I am a dietitian and these are the reasons why I love canned beans

Welcome to Thrifty. A weekly column where nutrition editor and registered dietitian Jessica Ball keeps it real about how to shop on a budget, make healthy meals for one or two, and make Earth-friendly choices without overhauling your entire life.

As a dietitian on a budget, I’m always looking for ways to help my dollar go further at the grocery store. So I started adding more canned beans to my cart a few years ago. And since then, I have discovered many reasons to love it. In fact, today, running out of canned beans is my trigger for going to the grocery store and thrift store, so I always have a constant supply. Canned beans are a very nutritious, inexpensive and incredibly versatile food. Read on for more details on why I love them so much, plus some of my favorite ways to use them.

They are super nutritious

Foods made from scratch are often thought of as healthier than prepared foods. But is this the case with dried beans compared to canned beans? You might be surprised to learn that the nutrition is almost identical when you compare canned beans to dry baked beans. According to the Department of Agriculture, the nutrition for 1 cup of canned black beans and 1 cup of dry cooked black beans is as follows:

Nutrition 1 cup low-sodium canned beans 1 cup dried black beans
Calories 218 227
Carbohydrates 40 g 41 g
Dietary fiber 17 g 15 g
Total sugar 0.5 g 0.5 g
Added sugar 0 g 0 g
Protein 14.5 g 15 g
Total Fat 0.7g 0.9 g
Saturated fats 0.1 g 0.2 g
Cholesterol 0 mg 0 g
Sodium 331 mg 2 mg
Potassium 739 mg (28% of the daily value) 611 mg (24% DV)
iron 4.6 mg (26% DV) 3.6 mg (21% DV)
Magnesium 84 mg (26% DV) 120 mg (37% DV)

As you can see, canned and dried beans are almost equal in calories, protein, fat and carbohydrates. The main difference between the two is that canned beans can sometimes have more sodium added during processing, while you can control the amount of salt added to the beans you cook at home. If you’re trying to limit sodium in your diet, opt for “low sodium” or “no added salt” canned beans. Also, remember to rinse any canned beans, as the liquids they are stored in are where most of the sodium content resides.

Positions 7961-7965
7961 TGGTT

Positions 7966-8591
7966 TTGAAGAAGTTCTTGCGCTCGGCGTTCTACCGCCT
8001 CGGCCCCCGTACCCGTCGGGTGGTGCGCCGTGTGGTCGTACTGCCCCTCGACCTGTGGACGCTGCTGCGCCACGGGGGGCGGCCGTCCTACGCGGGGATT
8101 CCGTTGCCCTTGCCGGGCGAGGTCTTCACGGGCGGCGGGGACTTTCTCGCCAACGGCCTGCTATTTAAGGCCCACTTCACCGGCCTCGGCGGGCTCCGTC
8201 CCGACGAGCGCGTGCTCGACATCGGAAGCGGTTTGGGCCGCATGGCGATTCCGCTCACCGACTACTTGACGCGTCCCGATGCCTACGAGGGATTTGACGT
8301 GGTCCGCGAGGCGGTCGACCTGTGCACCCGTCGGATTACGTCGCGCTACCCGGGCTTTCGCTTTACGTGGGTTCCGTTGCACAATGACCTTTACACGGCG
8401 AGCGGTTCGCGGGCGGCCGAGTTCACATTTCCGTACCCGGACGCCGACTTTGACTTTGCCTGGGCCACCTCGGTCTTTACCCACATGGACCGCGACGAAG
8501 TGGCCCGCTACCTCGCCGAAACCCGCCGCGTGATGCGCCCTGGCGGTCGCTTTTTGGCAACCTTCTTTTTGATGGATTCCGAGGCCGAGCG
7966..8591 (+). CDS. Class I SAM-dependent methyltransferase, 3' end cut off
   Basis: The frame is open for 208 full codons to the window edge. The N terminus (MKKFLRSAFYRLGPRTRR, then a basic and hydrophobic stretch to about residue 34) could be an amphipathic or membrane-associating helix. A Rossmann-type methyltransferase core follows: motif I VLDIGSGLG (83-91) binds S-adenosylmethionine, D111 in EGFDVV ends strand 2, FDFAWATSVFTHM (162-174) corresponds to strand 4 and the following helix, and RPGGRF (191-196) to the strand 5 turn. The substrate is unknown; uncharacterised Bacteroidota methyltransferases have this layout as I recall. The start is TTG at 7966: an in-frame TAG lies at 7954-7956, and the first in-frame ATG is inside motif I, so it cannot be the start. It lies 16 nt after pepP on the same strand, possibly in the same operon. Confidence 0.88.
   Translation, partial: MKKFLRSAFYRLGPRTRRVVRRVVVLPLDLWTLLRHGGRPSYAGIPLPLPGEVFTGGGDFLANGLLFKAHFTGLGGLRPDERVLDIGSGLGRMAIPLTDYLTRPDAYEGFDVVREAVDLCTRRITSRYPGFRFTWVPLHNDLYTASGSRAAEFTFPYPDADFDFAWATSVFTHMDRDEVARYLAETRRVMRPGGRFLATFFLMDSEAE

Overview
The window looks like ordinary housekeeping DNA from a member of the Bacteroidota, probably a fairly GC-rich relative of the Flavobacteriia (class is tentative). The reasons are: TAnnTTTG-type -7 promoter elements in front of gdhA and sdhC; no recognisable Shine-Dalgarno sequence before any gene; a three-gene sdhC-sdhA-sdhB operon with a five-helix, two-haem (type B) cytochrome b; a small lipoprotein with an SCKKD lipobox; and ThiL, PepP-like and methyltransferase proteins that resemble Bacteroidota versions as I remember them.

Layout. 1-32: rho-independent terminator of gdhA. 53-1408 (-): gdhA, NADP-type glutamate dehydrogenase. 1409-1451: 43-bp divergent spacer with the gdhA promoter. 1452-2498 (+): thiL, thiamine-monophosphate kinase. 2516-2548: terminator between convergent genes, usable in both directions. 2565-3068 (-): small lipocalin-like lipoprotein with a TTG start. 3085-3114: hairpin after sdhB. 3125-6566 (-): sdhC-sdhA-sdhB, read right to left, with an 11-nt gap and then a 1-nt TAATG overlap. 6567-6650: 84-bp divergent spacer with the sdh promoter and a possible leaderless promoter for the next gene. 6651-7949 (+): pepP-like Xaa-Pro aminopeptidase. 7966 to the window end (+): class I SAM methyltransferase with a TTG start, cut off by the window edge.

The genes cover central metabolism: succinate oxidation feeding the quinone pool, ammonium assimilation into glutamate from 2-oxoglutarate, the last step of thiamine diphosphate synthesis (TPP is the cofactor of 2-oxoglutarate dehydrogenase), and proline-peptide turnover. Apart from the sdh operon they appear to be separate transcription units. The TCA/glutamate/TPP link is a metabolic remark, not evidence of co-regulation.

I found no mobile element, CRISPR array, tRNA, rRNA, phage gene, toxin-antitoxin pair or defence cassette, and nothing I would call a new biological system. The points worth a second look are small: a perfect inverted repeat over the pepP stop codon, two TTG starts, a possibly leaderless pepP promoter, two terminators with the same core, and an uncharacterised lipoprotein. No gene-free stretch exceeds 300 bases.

Regardless of how they are prepared, beans are a great source of protein, fiber, vitamins and minerals such as potassium, iron and magnesium. Basically, they are a great addition to your diet. In fact, some experts consider them the #1 food to help you live longer and healthier.

Related: What happens to your body when you eat beans every day

They are versatile and convenient

Not only are canned beans packed with nutrition, but they are also really convenient, especially compared to their dry counterparts. Dried beans can take hours of cooking before they are ready to add to a dish, while canned beans can be used as soon as you open the can. Plus, canned beans can last years in your pantry as long as the can isn’t dented or damaged in any way. So you can easily keep it on hand without worrying about it going bad.

Even more, canned beans come in a variety of shapes, sizes and flavors, making them a great addition to many dishes. Try it in a salad or grain bowl like our High-Fiber Spinach and White Bean Salad or Grilled Vegetable and Black Bean Spelled Bowls for some added protein and fiber. Or let it be the star of the show in dishes like chickpea puree salad with dill and capers or bean casserole. Dip them in a delicious, creamy dip like our Garlic Hummus when you need an appetizer in a pinch. You can also add it to sweet recipes like our Peanut Butter & Chickpea Blondies.

They are Budget-Friendly

Last but certainly not least, beans are one of the most cost-effective foods to help you eat healthier. They usually cost about $1 per can, only about $0.06 per ounce, while meats or meat alternatives can cost about $0.50 per ounce (for less expensive cuts like ground beef or thighs chicken). This means that the choice of meat can cost 10 times more than canned beans! And meat has a much shorter shelf life, so it’s more likely to lead to food waste than a trusty can. So, as you can see, canned beans are a budget-friendly way to add more satisfying protein to your meal.

Planning at least one bean-focused meal each week helps me eat more vegetables, save money, and meet my nutritional goals while staying in line with my budget. Hot tip: I like to stock up on beans at Costco to save even more and to make sure I always have some when needed.

The Bottom Line

If you’re trying to save money and eat healthy, canned beans are one of the best sources of protein. Plus, they last for years and are ready to use for quick and easy meals. They can also help you meet your nutrition goals and promote longevity, too! I hope these reasons motivate you to add more beans to your meals and grocery list. For even more inspiration, check out this collection of my favorite budget-friendly canned bean recipes.

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Image Source : www.eatingwell.com

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